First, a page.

This article was originally published by Yahoo Finance
By Amantha Imber
July 15, 2020
Building a great team was hard enough when the office was a place where we all gathered and worked from.
But now, in the new reality of working from home the majority of the time, helping your team collaborate effectively has become even more challenging, but all the more important.
Here are three evidence-backed ways that you can turbo-charge collaboration within your team:
- Make every meeting meaningful
Most meetings are like Dementors. They suck the life out of us. This happens because most meetings are poorly prepared and inefficient. A survey of 38,000 people by Microsoft revealed that 69 per cent of people feel meetings aren’t productive. Research also suggests that 90 per cent of us daydream in meetings and 73 per cent of us use time in meetings to do other work.
However, meetings play a critical role in team collaboration, as a large amount of teamwork happens within them. In addition, more than 15 per cent of a person’s job satisfaction is based on how happy they are with the meetings they attend.
Brian Scudamore, founder and CEO of 1800-GOT-JUNK, refuses to attend meetings unless they have a PAO – Purpose, Agenda, and Outcomes.
Scudamore explained to me on the How I Work podcast: “For every meeting, someone has to specify the purpose, the outcome, and a brief agenda. And it doesn’t matter if it’s a ten-minute meeting or a one-hour meeting. If there’s no POA, the meeting doesn’t happen.”
What to do: To further aid in creating better meetings, give people clear roles. Every meeting needs a facilitator and a scribe, so nominate these upfront.
The facilitator’s job is to ensure that the discussion is kept on track and the intended outcomes of the meeting are achieved. The scribe takes notes on the critical points but may also be the person nominated with ensuring next steps actually happen.
Finally, given we spend so much time in meetings (it is estimated that the average executive spends 23 hours per week in them), invest time in training staff how to conduct great meetings. Research has shown that only 25 per cent of workers have received formal training in how to conduct effective meetings.
- Fight, then unite
Great teams have great debates. University of California, Berkley, Management Professor Morten Hansen found that teams that are able to “fight” (have healthy and active debates) and then “unite” (agree on a decision) are far more effective in achieving their outcomes.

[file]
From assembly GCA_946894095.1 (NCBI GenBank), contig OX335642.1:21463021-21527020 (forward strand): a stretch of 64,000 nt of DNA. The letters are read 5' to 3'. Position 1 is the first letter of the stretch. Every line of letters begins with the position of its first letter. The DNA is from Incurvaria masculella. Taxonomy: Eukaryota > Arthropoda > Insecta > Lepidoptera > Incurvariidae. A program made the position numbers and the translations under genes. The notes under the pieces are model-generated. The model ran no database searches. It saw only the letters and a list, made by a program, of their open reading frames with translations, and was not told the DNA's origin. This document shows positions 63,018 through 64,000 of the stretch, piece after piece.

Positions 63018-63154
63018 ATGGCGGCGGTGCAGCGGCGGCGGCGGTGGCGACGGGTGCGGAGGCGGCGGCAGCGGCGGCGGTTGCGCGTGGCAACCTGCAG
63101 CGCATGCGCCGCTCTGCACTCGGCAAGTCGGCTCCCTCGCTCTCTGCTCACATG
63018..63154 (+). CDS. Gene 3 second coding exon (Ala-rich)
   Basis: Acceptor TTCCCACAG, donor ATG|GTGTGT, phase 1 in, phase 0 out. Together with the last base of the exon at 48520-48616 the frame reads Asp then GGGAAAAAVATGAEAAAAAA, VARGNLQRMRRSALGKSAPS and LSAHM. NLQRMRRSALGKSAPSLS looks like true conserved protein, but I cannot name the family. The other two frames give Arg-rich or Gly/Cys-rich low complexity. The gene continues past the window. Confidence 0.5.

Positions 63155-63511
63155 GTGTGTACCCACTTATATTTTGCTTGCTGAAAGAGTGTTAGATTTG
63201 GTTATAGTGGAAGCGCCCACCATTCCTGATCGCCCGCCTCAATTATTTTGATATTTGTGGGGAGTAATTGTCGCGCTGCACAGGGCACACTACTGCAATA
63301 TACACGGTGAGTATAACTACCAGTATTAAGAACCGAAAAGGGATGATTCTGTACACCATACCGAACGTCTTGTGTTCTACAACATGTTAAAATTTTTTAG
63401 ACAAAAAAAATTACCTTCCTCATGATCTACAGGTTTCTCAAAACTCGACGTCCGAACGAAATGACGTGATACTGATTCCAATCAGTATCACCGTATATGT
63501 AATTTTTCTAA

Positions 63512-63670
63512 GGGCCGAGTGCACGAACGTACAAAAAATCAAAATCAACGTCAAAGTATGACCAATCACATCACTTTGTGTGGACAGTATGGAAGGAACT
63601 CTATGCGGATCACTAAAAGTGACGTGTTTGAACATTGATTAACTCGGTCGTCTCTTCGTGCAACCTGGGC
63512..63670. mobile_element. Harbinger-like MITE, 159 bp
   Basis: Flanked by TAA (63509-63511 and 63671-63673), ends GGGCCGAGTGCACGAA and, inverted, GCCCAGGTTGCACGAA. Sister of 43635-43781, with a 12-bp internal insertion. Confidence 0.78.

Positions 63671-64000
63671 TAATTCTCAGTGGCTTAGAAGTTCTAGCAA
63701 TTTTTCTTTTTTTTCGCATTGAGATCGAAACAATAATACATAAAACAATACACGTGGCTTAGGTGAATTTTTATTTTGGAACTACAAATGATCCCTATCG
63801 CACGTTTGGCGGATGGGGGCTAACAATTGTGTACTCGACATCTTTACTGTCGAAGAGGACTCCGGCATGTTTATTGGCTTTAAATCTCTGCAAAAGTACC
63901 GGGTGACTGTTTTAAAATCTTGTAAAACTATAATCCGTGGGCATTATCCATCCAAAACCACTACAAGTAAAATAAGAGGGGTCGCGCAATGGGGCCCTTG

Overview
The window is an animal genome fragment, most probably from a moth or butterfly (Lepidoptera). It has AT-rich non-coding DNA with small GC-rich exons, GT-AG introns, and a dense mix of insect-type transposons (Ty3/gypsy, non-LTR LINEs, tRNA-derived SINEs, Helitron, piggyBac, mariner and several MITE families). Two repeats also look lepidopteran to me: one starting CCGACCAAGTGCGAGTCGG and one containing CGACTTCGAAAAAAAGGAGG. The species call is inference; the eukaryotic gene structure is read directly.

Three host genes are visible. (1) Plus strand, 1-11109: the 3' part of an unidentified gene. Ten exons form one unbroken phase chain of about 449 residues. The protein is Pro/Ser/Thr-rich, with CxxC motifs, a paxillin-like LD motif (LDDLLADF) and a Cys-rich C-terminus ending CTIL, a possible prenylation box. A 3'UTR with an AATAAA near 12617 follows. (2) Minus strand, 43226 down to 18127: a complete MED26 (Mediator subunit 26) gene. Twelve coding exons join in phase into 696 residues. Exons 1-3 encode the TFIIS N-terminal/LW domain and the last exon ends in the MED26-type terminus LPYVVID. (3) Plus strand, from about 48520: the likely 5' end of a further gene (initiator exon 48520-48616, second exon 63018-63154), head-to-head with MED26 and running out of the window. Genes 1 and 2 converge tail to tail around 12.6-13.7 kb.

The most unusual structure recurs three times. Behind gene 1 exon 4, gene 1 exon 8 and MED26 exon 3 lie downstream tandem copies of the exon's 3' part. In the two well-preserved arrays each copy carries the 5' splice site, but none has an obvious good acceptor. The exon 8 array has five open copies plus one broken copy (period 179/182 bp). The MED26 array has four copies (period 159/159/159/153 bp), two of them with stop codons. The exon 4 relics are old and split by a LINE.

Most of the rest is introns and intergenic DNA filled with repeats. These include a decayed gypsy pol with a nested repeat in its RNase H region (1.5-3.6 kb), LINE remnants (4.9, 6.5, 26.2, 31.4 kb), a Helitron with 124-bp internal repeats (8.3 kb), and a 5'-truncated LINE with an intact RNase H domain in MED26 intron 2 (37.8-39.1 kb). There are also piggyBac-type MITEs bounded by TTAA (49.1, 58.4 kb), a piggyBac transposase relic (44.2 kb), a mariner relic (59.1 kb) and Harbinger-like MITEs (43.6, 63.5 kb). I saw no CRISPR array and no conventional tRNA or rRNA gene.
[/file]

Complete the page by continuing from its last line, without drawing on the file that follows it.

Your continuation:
Paul Migliorini, head of Amazon Web Services for Australia and New Zealand, spoke to me on How I Work about one of Amazon’s 14 leadership principles: Disagree and commit. At Amazon, people are encouraged to have robust, data-driven debates.
But rather than strive for consensus, it’s about finding the best solution for the customer. Migliorini explained to me: “We shouldn’t be mild about making decisions and we shouldn’t be consensus-based because if we land on the wrong answer, it’s going to mean a bad outcome for our customer.”
What to do: To have effective debate, Hansen suggests showing up to every meeting prepared and having a point of view that is delivered with data and conviction.
But it’s also critical to stay open to other views and ultimately, let the best argument win (even if it isn’t yours).
- Practice discipline in collaboration, too
In his book Great at Work, Hansen reminds us that the goal of collaboration is not collaboration – it’s to achieve the goals that have been set for the team. More collaboration does not always lead to better outcomes.
Instead, Morten recommends being disciplined with collaboration. People obviously need to avoid working in silos and under-collaborating, but equally, people need to avoid collaborating with others unnecessarily.
What to do: To decide whether or not to collaborate, start by working out whether there is a compelling reason for the proposed collaboration. If there isn’t, stop right there. If there is, make sure a unifying goal is set that excites the team. And finally, reward the results, not the activities, driven by the collaboration.
By following these three strategies, you’ll have turbo-charged the way your team collaborates in the remote working world.
And if and when your team does eventually head back to the office, effective collaboration will feel like a walk in the park.